Administration of chemoimmunotherapy before operating on lung cancer

Katherine Trujillo Useche

Latin Agency for News of Medicine and Public Health

Lung cancer is a disease in which cells in the body begin to multiply uncontrollably. An estimated 228,150 adults, 116,150 men, and 111,710 women in the United States were diagnosed with lung cancer this year, accounting for about 13% of all new cancer diagnoses.

In an interview for Medicine and Public Health (MSP), Dr. Carlos Méndez, hematologist oncologist, specialist in cancer treatment at the Hospital de HIMA San Pablo highlights immunotherapy and monoclonal treatments to improve the life of patients suffering from lung cancer.

Evolution of chemotherapy

Chemotherapy is treatment with anticancer drugs that can be injected into a vein or given by mouth. These drugs pass through the bloodstream and reach almost every part of the body.

Doctor Mendez explains “Classically it is called chemotherapy, but today the greatest advances that we are having in lung cancer in terms of systemic treatments are now evolving towards therapies that are a little more specialized, more direct, more effective and less toxicity, these are what are called immunotherapies and targeted therapies, which are not like the classic chemotherapies that you are used to, but these immunotherapies are more specific for the tumor, with fewer side effects and, most importantly, still have more effectiveness equal to or much greater than classic chemotherapies “

Targeted therapies against lung cancer are drugs or other substances that block the growth and spread of cancer within, on specific molecules that are involved in the growth, progression, and spread of cancer.

“Targeted therapies in lung cancer is one of the tumors where there is more mutagenesis and this means that it is where there are more mutations in cancer cells and we can use those genetic changes of these specific cells, we can treat them only without having to touch healthy cells of the body. It has been shown in recent years that these therapies are more successful than classic chemotherapies, although we still continue to use this type of chemotherapy in combination ”adds the specialist.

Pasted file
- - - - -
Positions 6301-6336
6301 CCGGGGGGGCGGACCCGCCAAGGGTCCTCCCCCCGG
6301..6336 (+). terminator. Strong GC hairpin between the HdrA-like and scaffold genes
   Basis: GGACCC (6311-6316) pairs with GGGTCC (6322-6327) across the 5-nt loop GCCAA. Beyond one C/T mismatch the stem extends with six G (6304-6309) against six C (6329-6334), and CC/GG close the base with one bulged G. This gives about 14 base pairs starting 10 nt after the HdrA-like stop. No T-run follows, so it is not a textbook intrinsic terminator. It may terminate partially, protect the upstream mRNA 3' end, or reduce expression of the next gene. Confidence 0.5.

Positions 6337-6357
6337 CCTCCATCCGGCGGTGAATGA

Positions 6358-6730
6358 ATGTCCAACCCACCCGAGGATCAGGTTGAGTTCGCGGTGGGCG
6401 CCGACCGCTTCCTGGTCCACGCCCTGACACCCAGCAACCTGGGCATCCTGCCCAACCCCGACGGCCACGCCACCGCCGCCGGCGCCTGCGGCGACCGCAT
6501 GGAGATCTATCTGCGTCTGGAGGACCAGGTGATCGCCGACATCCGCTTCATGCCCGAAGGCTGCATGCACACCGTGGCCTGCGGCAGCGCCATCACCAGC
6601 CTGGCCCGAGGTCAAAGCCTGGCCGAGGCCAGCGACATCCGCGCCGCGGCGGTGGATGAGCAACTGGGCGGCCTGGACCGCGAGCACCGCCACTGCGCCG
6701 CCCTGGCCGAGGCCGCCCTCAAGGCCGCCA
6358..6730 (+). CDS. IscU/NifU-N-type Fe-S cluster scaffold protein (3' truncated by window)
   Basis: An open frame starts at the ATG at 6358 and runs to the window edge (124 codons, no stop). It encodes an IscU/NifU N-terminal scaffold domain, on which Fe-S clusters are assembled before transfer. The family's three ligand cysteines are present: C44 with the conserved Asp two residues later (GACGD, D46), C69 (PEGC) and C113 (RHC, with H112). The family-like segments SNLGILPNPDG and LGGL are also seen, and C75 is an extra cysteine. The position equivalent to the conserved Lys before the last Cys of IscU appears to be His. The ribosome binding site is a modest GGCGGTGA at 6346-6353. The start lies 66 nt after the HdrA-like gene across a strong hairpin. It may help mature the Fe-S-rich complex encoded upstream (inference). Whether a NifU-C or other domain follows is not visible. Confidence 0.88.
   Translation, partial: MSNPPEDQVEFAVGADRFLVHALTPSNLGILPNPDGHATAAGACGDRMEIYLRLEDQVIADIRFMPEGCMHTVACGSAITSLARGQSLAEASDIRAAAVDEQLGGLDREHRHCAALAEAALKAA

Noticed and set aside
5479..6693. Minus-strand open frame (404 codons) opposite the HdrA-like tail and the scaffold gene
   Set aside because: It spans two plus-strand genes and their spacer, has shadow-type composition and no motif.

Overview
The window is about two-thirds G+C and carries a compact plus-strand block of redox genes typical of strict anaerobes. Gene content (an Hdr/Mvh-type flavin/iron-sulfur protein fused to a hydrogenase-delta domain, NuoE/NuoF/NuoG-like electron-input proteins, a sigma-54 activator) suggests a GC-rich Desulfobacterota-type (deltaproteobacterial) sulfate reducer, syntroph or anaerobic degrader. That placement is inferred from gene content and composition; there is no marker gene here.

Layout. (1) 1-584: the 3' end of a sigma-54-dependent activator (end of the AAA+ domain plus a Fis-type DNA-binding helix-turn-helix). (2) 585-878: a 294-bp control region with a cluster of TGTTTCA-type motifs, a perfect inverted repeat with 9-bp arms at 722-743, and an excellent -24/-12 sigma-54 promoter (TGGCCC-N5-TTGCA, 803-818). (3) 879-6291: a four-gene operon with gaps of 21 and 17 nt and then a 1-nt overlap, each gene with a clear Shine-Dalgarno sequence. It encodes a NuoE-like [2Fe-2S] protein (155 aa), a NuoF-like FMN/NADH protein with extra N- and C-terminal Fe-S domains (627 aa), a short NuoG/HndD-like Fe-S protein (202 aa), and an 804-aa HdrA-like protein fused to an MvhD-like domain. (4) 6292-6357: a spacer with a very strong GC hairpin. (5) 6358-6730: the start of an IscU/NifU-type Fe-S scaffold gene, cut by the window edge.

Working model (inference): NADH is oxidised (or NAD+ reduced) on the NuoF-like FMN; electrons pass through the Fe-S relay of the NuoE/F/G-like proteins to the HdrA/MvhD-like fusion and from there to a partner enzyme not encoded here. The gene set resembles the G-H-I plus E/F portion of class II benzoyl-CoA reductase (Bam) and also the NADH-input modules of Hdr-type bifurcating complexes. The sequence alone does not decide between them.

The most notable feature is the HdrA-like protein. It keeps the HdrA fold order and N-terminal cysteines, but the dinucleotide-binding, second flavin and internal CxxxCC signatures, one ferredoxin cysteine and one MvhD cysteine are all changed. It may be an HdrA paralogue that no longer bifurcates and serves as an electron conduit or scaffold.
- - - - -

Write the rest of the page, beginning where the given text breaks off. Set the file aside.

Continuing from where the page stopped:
Chemotherapy drugs can cause side effects that depend on the type and dose of drugs given, as well as how long they are taken. Some common side effects of chemotherapy include hair loss, mouth ulcers, loss of appetite or weight changes, nausea, vomiting, diarrhea, or constipation.

The oncologist indicates that the side effects with the new therapies are less aggressive “Today these targeted therapies and immunotherapies are much easier to tolerate, they no longer cause hair loss, the potential for nausea and vomiting that was classic today in days are minimal. We have new drugs that work to combat the side effects produced by these chemotherapies, the best thing is that the combination of these drugs to treat the condition has improved compared to what the patient felt 10 or 20 years ago ”.

Who can get immunotherapy?

Immunotherapies in particular are not for all people who have cancer, for this, some predispositions of the patient must be taken into account, Dr. Mendez explains.

“Immunotherapies are made depending on the tumor and the indication, it is used only in specific stages and tumors, for example in immunotherapy for patients who have autoimmune conditions such as rheumatoid arthritis, psoriasis or lupus, the drugs used in immunotherapy can worsen these conditions, you have to be careful in these patients or use other types of medications as it may be worse for this patient ”he concludes.

The oncologist also emphasizes targeted therapies, these are done to some patients because the tumor has specific mutations that have to be assessed before performing this targeted therapy, so it is emphasized that it is always necessary to see if the patient is suitable for immunotherapy or for targeted therapy whatever your case.

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